The reason for the pollution comes mainly from vehicle emissions where old diesel vehicles remain problematic. No less important contribution to the increase of the concentration of these particles in the air is given by the construction sites and the reconstruction of the roads. They are one of the air pollutants that cause serious problems in human health.
Numerous constructions in developed urban centres and public transport with an outdated fleet of buses are the main causes of heavy traffic on almost all major roads, which translates into air pollution from cars and new "skyscrapers" that are emerging. in any free green space.
Other sources of air pollution in the Western Balkans include the use of coal for energy production, the burning of coal and wood for heating in buildings and commercial buildings, industrial emissions, waste incineration, agricultural and construction activities and diesel generators. These sources are the main sources of origin for solid particles (PM2.5 and PM10), ozone, nitrogen oxides, sulphur dioxide, carbon dioxide and heavy metals, which are responsible globally for millions of premature deaths each year.
Poor air quality in the Western Balkans puts the region at the top of Europe's most polluted areas and reduces public health performance. Countries in the region are most at risk because air pollution combined with lower levels of economic development, poverty and below-average health care systems add to the situation, creating a more deadly situation.
From April 2018 until today in the framework of the Green Lung project funded by the European Union, Milieukontakt Albania and Co-Plan have monitored air quality in 84 different stations in the city of Tirana, monitoring which will be extended even further over the next two years covering almost the entire area within the great ring road in Tirana.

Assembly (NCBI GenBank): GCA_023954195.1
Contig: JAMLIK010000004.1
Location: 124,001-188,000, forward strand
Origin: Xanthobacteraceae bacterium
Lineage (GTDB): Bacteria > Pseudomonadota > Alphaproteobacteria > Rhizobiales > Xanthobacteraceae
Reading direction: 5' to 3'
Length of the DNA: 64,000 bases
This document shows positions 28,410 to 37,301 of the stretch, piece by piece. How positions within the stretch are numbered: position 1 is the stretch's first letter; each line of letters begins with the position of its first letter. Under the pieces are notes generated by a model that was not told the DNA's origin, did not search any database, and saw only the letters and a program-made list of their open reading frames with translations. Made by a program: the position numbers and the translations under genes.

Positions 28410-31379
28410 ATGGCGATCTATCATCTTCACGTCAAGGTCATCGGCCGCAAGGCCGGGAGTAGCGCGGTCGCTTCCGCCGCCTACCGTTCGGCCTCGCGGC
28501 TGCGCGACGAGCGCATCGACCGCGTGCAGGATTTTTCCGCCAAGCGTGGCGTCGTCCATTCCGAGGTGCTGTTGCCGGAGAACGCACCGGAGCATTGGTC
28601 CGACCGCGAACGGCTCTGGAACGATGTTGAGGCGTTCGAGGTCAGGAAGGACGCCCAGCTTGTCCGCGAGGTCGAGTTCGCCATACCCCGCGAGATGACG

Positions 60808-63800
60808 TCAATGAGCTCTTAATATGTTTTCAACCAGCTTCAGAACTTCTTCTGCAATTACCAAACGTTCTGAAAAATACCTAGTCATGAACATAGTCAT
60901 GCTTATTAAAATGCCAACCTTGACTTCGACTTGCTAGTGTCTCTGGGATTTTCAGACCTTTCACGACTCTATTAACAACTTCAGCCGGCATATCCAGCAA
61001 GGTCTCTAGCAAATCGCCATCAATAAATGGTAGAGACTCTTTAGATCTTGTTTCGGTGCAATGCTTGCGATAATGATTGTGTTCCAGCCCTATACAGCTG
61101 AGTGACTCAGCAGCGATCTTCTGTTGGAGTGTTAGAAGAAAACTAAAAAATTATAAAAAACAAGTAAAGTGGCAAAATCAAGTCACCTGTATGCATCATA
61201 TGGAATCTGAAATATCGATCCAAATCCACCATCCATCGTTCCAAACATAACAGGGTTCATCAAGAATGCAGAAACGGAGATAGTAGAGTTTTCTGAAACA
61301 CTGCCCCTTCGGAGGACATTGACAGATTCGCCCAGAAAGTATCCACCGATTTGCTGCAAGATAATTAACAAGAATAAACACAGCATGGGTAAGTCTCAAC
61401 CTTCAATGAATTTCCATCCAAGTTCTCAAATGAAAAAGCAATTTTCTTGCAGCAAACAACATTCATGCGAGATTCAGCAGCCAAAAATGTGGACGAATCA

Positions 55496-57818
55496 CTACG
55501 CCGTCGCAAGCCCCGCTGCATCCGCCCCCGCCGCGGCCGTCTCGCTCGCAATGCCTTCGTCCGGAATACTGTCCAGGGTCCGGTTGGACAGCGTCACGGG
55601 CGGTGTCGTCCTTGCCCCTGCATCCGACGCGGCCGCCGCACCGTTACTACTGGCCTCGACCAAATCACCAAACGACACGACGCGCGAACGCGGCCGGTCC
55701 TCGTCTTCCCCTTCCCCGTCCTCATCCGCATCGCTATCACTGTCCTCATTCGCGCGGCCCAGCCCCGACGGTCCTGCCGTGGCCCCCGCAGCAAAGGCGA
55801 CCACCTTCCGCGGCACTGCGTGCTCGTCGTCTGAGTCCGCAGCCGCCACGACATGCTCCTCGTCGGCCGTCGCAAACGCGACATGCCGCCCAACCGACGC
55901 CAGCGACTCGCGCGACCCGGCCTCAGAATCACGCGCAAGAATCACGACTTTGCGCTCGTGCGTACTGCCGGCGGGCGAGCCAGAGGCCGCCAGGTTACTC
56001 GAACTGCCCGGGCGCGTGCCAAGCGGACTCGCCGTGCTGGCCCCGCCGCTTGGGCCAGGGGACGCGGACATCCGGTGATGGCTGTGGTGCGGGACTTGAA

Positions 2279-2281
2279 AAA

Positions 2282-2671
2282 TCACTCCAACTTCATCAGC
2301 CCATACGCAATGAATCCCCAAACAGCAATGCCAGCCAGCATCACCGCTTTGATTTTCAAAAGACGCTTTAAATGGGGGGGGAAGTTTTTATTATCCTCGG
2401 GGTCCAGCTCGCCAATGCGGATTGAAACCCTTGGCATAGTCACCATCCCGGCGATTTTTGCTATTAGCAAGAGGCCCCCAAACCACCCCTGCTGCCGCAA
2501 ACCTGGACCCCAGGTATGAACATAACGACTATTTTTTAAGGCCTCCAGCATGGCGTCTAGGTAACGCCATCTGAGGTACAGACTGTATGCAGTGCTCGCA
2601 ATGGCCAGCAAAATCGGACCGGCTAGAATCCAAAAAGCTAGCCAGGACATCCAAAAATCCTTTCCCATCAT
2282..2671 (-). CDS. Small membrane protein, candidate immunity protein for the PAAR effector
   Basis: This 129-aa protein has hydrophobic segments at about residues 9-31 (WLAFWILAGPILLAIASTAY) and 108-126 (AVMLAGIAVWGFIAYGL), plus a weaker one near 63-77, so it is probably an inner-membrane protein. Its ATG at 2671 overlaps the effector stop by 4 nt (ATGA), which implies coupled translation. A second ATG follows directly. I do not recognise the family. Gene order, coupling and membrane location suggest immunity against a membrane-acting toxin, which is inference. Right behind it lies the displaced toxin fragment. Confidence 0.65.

After the first year of field measurements, the data was analysed to identify problem areas, where the level of pollution exceeds the EU and Albanian standard norms, exactly in 7 stations for PM2.5 and 84 stations for carbon dioxide, nitrogen dioxide and volatile organic components (VOCs). The rest of the measured parameters (PM2.5, PM10, carbon monoxide, sulphur dioxide and ozone were within European standards.
Even healthy people can experience health effects from polluted air including airway irritation associated with difficulty breathing, Irritation of the eyes, nose and throat, coughing, chest tightness, shortness of breath especially during walking, exercise or other outdoor activities. High levels of air pollution can cause immediate health problems, including: worsening of cardiovascular disease. Exacerbation of respiratory diseases by increasing the load on the heart and lungs, which must work harder to supply the body with oxygen that will consequently have damaged cells in the respiratory system.
People most susceptible to serious health problems from air pollution are individuals with heart disease, coronary artery disease or congestive heart failure, individuals with lung diseases such as asthma, emphysema or chronic obstructive pulmonary disease (COPD), pregnant women, outdoor workers, senior citizens, children under 14 and athletes who train hard outside. People in these groups may experience health impacts at lower levels of air pollution exposure, or their health effects may be more intense.